How Studying Philosophy Helped Jocelyn Bramble (AGI98) Succeed at Law

January 12, 2024 | By Andrew Wice

Jocelyn Bramble (AGI98) took an indirect route to her law career. But her philosophical studies, which reached their height at St. John’s College, provided an intellectual and scholarly framework she still relies upon today. Undermining the false conflict between metaphysical and practical education, Bramble illustrates what an intrepid seeker of wisdom can achieve in any field. 

Jocelyn Bramble (AGI98)

Emerging from Dartmouth College with a degree in philosophy, Bramble had plenty of options but no clear direction. Pursuing a master’s degree in that subject, she joined the Graduate Institute in Annapolis.

“We were all at St. John’s just for the love of knowledge,” she says. “I was there because I wanted to spend time with really smart people. And I just loved it. I loved the tutors. I loved the people and loved the discourse.”

The direct engagement with classic texts, she was alarmed to discover, was not limited to intellectual subjects. Bramble describes her initial encounter with more concrete material.

“Do I have to do this math and science? I’d been a philosophy major at Dartmouth and felt overwhelmed by this requirement. But people helped me see that it was all part of learning how to approach and think through everything that you encounter. So, I got into Euclid and I systematically went through the Elements. Life or work never comes in neat packages. You must be able to apply a share of analysis and deductive reasoning to them. Same thing I try to teach my kids.”

Bramble’s master’s thesis, on Wittgenstein’s private language argument, was a highlight of her time at St. John’s. Such a multi-disciplinary approach might not make sense at a PhD or prelaw graduate school that was strictly career oriented. However, the rigors of such studies perfectly prepared her for a lifetime of achievement in law. For the challenge to people today, Bramble notes, is not how to acquire information, but rather how to scrutinize and assimilate it. When she changed her focus from philosophy to jurisprudence, the skills she developed at St. John’s served her well at Harvard Law School, according to Bramble.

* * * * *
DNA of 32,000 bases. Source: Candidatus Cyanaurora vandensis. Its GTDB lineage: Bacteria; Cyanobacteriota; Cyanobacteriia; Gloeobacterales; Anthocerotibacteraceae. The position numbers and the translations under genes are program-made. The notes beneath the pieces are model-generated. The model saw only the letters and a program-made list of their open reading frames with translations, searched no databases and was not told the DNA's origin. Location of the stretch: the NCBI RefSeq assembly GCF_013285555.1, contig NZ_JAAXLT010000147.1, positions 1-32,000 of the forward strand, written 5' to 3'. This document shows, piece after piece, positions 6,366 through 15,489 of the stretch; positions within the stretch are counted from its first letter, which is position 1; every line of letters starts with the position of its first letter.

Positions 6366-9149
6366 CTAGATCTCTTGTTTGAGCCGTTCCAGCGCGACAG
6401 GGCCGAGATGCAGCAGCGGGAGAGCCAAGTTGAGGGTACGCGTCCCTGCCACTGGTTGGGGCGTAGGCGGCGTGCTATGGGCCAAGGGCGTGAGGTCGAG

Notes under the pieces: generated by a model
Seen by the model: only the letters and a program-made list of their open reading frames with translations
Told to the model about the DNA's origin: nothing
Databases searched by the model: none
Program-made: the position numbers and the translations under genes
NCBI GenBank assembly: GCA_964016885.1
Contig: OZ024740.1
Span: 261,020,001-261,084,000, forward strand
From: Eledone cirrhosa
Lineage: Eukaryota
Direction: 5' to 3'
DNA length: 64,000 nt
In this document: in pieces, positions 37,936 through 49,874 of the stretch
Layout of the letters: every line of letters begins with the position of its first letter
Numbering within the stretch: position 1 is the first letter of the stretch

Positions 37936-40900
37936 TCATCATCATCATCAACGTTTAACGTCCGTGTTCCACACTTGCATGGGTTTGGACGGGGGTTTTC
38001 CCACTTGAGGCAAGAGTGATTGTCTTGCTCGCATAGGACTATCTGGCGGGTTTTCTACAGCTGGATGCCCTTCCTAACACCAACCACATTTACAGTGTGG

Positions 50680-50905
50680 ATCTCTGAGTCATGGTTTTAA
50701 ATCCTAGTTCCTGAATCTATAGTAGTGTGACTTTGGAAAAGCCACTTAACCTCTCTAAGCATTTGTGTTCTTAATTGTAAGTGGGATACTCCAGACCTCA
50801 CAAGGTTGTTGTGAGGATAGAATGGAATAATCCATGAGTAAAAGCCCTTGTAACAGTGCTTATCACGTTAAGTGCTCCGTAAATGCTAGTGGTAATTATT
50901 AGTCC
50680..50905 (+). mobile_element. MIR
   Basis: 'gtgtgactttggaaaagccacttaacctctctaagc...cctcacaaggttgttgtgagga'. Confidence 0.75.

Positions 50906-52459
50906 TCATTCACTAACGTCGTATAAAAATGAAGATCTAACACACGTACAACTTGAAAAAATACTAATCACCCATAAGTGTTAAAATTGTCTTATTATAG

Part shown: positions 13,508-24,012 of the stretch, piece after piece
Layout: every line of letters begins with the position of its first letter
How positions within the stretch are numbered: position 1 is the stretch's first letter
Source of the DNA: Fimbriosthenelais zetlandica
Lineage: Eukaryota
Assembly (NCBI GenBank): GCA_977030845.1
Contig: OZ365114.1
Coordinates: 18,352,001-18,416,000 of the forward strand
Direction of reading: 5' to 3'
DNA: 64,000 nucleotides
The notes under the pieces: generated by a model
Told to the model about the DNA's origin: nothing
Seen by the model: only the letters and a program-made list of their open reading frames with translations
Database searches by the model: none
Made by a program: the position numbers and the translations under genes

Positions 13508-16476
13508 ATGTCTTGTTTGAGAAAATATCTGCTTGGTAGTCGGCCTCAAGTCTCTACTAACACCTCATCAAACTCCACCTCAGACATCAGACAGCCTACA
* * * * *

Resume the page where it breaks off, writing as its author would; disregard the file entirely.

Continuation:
“I’ve been able to succeed in my career thanks to my training in how to analyze and synthesize information. Knowing what questions to ask, when to listen, and when to challenge, are the skills that ultimately St. John’s is all about. It’s about encountering information, wrestling with great thinkers, listening to your colleagues, and the dialogue with your colleagues.”

After years in private practice, Bramble until recently worked for the District of Columbia Department of Insurance, Securities and Banking. The agency is the front line of defense for consumers of these services in the District of Columbia. As general counsel, Bramble’s background in federal securities law, and her previous experiences at a law firm, were essential tools for keeping up with new regulatory challenges, such as cryptocurrency. However, the techniques and methods she acquired at St. John’s College have proven invaluable for her evolution from philosophy to law, and back again.

“St. John’s, I would argue, can be a launching pad for any kind of career,” Bramble reflects. “It was a very easy transition to the law for me. Being a lawyer is argumentation, reading, analysis. The interpretive skills instilled in me from my time at St. John’s I use every single day, in my profession and in my life.”